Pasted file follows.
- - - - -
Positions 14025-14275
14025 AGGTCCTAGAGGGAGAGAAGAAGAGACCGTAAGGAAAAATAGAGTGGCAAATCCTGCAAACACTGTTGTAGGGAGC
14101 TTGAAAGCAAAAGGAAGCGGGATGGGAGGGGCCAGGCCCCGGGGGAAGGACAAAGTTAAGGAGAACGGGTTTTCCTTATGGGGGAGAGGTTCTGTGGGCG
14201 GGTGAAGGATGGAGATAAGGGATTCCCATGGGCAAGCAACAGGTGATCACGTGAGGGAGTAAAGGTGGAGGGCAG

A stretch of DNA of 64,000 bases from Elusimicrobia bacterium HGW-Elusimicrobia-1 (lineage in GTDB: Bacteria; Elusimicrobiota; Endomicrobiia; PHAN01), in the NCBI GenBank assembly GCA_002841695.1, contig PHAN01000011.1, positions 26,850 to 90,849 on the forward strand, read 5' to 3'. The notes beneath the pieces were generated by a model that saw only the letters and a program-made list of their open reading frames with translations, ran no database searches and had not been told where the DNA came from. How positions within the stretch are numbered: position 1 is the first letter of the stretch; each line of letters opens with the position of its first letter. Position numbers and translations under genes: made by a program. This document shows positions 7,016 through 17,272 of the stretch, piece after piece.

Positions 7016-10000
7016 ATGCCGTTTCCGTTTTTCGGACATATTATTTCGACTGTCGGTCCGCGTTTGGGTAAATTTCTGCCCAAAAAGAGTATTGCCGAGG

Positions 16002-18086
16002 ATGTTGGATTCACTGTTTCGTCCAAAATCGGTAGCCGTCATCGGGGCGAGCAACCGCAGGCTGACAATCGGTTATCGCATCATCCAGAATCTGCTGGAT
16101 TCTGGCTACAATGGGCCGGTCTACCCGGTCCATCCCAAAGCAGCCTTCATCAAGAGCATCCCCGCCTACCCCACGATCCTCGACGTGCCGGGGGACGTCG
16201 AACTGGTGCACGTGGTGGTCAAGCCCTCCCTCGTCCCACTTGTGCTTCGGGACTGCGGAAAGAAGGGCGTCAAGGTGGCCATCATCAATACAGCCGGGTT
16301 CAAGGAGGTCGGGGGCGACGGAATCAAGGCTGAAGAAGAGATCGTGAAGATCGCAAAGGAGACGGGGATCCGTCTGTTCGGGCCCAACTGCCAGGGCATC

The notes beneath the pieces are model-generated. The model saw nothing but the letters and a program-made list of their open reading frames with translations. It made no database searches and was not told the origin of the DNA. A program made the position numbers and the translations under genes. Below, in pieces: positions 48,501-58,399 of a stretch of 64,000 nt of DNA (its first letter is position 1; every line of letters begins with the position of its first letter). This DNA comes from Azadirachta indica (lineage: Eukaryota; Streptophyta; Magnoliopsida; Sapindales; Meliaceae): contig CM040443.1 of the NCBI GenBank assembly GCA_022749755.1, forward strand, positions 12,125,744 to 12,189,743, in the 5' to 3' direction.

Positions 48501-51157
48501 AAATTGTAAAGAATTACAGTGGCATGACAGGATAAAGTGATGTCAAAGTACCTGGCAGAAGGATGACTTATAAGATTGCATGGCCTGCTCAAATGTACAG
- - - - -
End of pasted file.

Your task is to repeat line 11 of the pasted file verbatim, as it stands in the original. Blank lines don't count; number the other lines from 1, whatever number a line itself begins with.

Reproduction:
16201 AACTGGTGCACGTGGTGGTCAAGCCCTCCCTCGTCCCACTTGTGCTTCGGGACTGCGGAAAGAAGGGCGTCAAGGTGGCCATCATCAATACAGCCGGGTT